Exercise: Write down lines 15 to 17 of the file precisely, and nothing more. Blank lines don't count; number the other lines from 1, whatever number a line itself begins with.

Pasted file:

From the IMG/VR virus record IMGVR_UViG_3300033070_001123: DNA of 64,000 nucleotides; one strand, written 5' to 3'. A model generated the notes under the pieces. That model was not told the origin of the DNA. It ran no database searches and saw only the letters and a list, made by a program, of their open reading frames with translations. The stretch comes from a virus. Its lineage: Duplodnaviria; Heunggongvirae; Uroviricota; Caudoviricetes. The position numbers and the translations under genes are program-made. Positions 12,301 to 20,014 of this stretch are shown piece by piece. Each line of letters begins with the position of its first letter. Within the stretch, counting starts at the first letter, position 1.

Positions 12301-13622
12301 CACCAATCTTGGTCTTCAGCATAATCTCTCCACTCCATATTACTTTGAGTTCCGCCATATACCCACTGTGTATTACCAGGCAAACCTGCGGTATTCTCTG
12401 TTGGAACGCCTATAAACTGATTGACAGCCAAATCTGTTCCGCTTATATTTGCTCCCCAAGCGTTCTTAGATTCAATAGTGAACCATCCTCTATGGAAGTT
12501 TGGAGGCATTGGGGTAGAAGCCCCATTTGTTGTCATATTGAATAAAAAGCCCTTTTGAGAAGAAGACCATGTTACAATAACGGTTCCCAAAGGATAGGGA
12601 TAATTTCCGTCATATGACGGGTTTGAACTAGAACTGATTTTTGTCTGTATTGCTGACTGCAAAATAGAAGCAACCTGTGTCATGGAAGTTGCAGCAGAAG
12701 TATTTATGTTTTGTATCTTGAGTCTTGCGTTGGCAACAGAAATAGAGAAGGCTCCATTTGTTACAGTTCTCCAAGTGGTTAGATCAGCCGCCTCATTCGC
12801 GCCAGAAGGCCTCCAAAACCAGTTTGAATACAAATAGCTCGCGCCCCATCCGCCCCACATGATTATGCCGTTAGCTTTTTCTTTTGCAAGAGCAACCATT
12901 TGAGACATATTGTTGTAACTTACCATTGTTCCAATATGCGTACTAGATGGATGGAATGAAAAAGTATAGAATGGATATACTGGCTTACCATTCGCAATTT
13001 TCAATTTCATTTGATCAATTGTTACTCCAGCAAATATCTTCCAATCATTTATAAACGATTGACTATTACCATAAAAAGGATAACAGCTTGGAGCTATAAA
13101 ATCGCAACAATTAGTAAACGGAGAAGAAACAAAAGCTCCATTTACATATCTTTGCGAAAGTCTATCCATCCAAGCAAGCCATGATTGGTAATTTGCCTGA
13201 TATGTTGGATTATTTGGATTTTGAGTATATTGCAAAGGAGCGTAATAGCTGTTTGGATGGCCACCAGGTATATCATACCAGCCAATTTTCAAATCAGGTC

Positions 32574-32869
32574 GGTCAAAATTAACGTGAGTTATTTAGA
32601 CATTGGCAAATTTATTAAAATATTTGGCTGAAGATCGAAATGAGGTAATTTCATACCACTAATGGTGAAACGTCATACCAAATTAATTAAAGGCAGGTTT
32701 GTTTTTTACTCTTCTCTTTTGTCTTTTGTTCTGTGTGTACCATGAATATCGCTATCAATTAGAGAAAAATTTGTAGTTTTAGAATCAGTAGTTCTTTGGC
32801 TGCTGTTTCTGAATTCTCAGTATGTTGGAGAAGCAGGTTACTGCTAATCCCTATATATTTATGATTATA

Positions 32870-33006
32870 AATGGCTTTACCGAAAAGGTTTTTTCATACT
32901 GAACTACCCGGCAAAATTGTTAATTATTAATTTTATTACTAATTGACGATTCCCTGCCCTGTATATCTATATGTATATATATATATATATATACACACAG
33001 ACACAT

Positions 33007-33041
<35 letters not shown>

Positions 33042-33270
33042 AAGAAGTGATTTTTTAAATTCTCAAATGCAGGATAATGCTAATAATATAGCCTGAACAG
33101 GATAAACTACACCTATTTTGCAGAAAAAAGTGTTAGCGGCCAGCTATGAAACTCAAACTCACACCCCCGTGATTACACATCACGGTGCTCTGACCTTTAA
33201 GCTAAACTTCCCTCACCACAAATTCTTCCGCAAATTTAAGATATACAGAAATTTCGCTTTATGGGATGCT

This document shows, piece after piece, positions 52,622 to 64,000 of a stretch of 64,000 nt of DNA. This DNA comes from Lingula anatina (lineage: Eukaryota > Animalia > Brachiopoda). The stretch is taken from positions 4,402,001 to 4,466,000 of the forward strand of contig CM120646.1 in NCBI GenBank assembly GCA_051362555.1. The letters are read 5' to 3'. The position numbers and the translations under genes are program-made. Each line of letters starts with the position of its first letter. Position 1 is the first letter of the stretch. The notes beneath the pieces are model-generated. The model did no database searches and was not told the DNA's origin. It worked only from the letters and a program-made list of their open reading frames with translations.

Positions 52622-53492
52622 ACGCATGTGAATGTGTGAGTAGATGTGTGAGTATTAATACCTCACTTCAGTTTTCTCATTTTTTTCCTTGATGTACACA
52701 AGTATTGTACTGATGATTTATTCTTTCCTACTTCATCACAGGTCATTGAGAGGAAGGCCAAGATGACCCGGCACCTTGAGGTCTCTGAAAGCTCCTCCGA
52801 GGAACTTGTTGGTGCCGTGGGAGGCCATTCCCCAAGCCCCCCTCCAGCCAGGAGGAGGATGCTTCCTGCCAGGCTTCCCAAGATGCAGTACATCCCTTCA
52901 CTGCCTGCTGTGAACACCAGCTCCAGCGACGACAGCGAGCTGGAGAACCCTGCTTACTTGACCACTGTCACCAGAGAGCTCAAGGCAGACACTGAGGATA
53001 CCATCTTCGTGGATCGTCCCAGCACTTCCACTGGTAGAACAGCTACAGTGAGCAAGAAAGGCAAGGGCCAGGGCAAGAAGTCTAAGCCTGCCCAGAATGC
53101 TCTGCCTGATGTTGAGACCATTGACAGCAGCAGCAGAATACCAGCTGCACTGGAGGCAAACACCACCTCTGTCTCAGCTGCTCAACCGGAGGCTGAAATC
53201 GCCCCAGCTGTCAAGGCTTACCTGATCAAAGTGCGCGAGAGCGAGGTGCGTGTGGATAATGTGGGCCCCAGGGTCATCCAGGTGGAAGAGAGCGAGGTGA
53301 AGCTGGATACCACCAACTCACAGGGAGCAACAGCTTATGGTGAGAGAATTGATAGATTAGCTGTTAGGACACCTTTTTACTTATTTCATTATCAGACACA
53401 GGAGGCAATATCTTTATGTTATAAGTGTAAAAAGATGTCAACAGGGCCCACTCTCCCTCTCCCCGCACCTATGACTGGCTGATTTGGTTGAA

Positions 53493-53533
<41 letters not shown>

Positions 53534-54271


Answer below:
32601 CATTGGCAAATTTATTAAAATATTTGGCTGAAGATCGAAATGAGGTAATTTCATACCACTAATGGTGAAACGTCATACCAAATTAATTAAAGGCAGGTTT
32701 GTTTTTTACTCTTCTCTTTTGTCTTTTGTTCTGTGTGTACCATGAATATCGCTATCAATTAGAGAAAAATTTGTAGTTTTAGAATCAGTAGTTCTTTGGC
32801 TGCTGTTTCTGAATTCTCAGTATGTTGGAGAAGCAGGTTACTGCTAATCCCTATATATTTATGATTATA